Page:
It’s easy to fall back on self-criticism during the holidays. We tend to eat more often, or eat foods we don’t normally eat, and poof! We associate our lack of self-control with being “bad”. Part of the mindful eating philosophy is staying aware of our inner food critics. Foods are not a measure of self-worth, so when you hear self-criticism, let it go in one ear and out the other.
Turning mindful eating into a daily practice
Interested in learning more about mindful eating?
There are many books out there on mindful eating that serve as great resources to begin your journey of eating mindfully. “Intuitive Eating” & “Mindless Eating” are two great books if you are new to the topic of mindful eating. These books dive into the psychology behind mindless eating habits and give great tips on how to practice mindful eating in a way that becomes effortless after practice! For a detailed overview of these books, see the table below.
Mindful Eating in the Literature
|1. Book Title||2. Pages/Readability||3. Book Overview|
“Intuitive Eating: A Revolutionary Program That Works” by Evelyn Tribole & Eylse Resch
There is so much great information in this book, so it’s best when read a few chapters at a time, with time to reflect. If you can, keep a notebook as you read Intuitive Eating so you can do the activities in the chapters and reflect on new concepts.
|“Intuitive Eating” takes you through the 10 principles of Intuitive Eating. It even has a chapter on raising intuitive eaters and a chapter discussing intuitive eating and its impact on eating disorders. You can discover which “type of eater” you are, or, you can use this as a reference for someone interested in intuitive eating!|
“Eating Mindfully” by Susan Albers
You don’t have to read the entire book all at once, author Susan Albers makes it easy to do one chapter at a time and many of the pages are mindfulness exercises and bullet-pointed tips, so the pages are a quick read!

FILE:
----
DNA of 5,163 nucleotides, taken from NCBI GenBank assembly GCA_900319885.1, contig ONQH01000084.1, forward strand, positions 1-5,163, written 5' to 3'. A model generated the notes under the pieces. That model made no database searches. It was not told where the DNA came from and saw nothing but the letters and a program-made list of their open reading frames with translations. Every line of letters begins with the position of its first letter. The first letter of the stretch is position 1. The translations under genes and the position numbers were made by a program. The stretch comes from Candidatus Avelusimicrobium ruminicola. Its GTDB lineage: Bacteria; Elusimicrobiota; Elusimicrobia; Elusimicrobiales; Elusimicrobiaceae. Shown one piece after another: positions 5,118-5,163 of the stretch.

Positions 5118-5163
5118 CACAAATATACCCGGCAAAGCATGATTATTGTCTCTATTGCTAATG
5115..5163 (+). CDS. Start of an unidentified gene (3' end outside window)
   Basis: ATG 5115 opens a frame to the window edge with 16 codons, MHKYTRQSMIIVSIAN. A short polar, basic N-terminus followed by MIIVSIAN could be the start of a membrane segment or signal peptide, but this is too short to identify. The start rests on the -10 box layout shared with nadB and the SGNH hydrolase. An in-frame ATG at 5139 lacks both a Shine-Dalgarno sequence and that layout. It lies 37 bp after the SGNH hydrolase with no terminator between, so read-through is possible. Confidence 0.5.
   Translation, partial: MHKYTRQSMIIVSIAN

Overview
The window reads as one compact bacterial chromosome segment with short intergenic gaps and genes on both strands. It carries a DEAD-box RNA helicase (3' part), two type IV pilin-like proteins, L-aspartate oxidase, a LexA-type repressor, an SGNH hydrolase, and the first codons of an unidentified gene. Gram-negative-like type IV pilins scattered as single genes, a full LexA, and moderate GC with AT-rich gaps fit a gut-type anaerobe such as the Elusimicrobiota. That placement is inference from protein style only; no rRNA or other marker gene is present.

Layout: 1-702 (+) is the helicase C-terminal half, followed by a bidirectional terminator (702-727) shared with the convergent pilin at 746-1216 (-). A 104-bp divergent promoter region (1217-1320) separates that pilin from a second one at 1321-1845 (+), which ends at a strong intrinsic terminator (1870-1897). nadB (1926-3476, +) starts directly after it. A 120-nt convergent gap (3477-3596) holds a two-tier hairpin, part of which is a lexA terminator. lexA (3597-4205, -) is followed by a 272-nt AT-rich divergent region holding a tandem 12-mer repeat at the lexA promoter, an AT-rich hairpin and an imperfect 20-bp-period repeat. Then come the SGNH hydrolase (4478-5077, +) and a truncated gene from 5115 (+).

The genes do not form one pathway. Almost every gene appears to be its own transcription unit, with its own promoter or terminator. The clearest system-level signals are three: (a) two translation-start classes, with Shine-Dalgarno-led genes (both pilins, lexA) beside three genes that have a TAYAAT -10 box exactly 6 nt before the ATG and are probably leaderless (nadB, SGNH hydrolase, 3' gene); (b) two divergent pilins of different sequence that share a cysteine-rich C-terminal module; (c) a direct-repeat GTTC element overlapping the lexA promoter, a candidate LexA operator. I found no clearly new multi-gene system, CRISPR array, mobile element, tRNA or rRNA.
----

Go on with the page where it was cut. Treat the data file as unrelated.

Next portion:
|If you want to start engaging in mindfulness practice right now, “Eating Mindfully” is for you. The book is divided into five parts: mindfulness of the mind, body, feelings and thoughts, and mindful eating motivations. The checklists, activities and inspirational mantras make this a painless read for those who don’t love long books.|
“Mindless Eating” by Brian Wansink
Mindless Eating is a quick read, and the chapters will keep you interested in the experiments that uncover the mindless eating habits of individuals and how to avoid mindless munching.
|Brian Wansink is a professor and food psychologist at Cornell University. Wansink writes about mindless eating topics such as: why we eat more dining with friends, why larger plates/bowls make us eat larger portions, and how color and music impact our eating habits?|
Summary of Mindful Eating:
Have a mindful holiday and savor all of your thanksgiving favorites!
I challenge you to teach at least one family member or friend what you learned about mindful eating.
Happy Autumn, from the Food & Nutrition Department at Sarah Bush Lincoln!
Article by : Katie Horrell